Today in 1785, John James Audubon was born, and as it happens the Grand Rapids Art Museum has a small visiting exhibit featuring 30 of his bird prints, on loan from the Shelburne Museum in Vermont (photos not permitted but this wall was okayed; I also snagged one print in the photo, not intentionally I assure you :).
John Audubon has a fascinating personal history but that is not dealt with in this exhibit. The emphasis is on his work and the art of print-making. Two rooms feature his prints and another room provides information on the art and the tools of print-making, along with some background on subsequent editions of Audubon’s work and bird illustrating predecessors.
The introductory room contains a short summary of Audubon, a letter written by him, and a map showing his travels in the U.S. where he obtained his drawings over a 17 year period.
To its credit, the museum does state that Audubon hunted and killed his subjects before drawing them. Today that may be a bit of a shock but in the 1800s, it was de rigueur.
“He drew the majority of his subjects on the spot after killing and posing them in a life-like manner...” Actually he spent hours and sometimes days wiring the specimens before drawing them, and he also hired hunters to go out and kill birds for him. Here's an image found on the internet that is included in the exhibit.
Audubon drew from 1820-1826 and after being rebuffed by at least one American publisher, he took his work to England and received enough attention and funding to begin publishing his “Birds of America.” He also sold subscriptions to his work. King George IV was a subscriber.
In 1829, Audubon returned to America, and made repeated trips during the 1830s. By 1838, over 400 plates were made, “drawn from nature by J.J. Audubon”, “engraved, printed and colored by R. Havell, London.” Most prints in the exhibit have a print date visible and a few do not coincide with the date on the museum tag, which reflects the best guess as to when the drawing was done. About a third of the displayed prints are from the 1820s, and the rest are from his 1930s trips.
The Havell Company traced the original Audubon drawings onto copper plates, and used etching and aquatint to engrave into the plate a detailed replica of the original watercolor. They then hand-colored the engravings. One print, the Wild Turkey, also credits W. Lizars with the printing. And that is an interesting back story. Originally, Audubon brought his work here but was not satisfied with the ten plates engraved by W.H. Lizars. He brought his work to Havell, where it remained. A Havell print now sells for thousands of dollars, and a complete folio, into the millions.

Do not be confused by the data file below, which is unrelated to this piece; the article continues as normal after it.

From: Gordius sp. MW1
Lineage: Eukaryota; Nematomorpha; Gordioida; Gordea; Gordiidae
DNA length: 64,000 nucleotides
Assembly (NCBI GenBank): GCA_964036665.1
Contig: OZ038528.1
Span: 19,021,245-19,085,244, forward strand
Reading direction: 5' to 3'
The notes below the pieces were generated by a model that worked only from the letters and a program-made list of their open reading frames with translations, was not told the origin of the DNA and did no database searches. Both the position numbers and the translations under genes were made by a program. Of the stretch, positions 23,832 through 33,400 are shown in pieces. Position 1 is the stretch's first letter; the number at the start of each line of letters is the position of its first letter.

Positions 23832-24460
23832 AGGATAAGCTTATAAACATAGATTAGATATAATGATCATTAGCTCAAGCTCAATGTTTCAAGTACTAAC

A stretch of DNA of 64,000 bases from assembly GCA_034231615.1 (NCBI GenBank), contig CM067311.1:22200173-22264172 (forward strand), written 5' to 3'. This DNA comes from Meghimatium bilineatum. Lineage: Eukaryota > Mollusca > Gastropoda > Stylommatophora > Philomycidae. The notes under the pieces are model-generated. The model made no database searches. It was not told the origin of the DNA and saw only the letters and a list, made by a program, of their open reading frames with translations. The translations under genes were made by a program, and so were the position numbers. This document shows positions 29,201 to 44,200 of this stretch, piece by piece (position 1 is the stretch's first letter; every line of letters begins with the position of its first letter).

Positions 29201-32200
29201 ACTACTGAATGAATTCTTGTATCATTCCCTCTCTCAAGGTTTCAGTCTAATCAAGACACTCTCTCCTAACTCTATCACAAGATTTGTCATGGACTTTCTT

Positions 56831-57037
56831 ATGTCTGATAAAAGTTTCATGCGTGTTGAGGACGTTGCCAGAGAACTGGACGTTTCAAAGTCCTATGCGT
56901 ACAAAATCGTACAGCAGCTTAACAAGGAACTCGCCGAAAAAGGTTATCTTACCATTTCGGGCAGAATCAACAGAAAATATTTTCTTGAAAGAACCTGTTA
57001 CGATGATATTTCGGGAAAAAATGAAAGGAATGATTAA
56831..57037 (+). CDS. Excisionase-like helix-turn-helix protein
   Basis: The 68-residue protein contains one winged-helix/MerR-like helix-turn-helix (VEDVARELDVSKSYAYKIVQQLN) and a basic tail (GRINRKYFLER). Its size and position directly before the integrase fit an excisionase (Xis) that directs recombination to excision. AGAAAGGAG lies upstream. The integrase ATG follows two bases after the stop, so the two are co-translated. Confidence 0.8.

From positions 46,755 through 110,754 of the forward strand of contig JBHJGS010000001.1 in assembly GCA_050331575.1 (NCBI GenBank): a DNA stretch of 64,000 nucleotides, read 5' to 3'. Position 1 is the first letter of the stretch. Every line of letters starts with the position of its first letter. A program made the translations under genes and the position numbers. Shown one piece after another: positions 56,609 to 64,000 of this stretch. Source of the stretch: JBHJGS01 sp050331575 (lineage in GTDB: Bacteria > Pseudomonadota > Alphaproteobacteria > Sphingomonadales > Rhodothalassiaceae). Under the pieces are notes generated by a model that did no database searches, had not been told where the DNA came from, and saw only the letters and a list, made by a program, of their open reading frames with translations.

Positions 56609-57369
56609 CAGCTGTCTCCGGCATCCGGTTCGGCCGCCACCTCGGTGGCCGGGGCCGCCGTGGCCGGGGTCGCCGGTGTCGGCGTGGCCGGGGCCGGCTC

With new technical advances in color printing, Audubon and his sons attempted a less expensive edition in the 1840s, hand-colored lithographs, known as the Octavo Edition. One of these volumes is displayed in the museum, under glass.
John Audubon died in 1851. A few years later, his sons began work on another version of his work, produced by the Bien Printing Company. They produced and sold color-printed lithographs of part of Audubon’s work, but with the onset of the Civil War production was halted.
Unfortunately for the family, it became destitute and John Audubon’s widow sold his original water color drawings in 1863 to the New York Historical Society, who presumably still have them. She also sold most of the original copper plates for scrap.
There’s much more to say and read about this fascinating man and his work, and the information provided in this exhibit was not enough for me. It drove me to find out more, and that’s not a bad thing to take away from any exhibit. It’s definitely worth a visit, maybe two.
This peacock photo was taken in 2006 at the Oakley Plantation in Louisiana where Audubon spent four months in 1821, teaching the owner’s daughter and roaming throughout the area. He drew 32 bird pictures while here and the plantation is now an Audubon State Historic Site.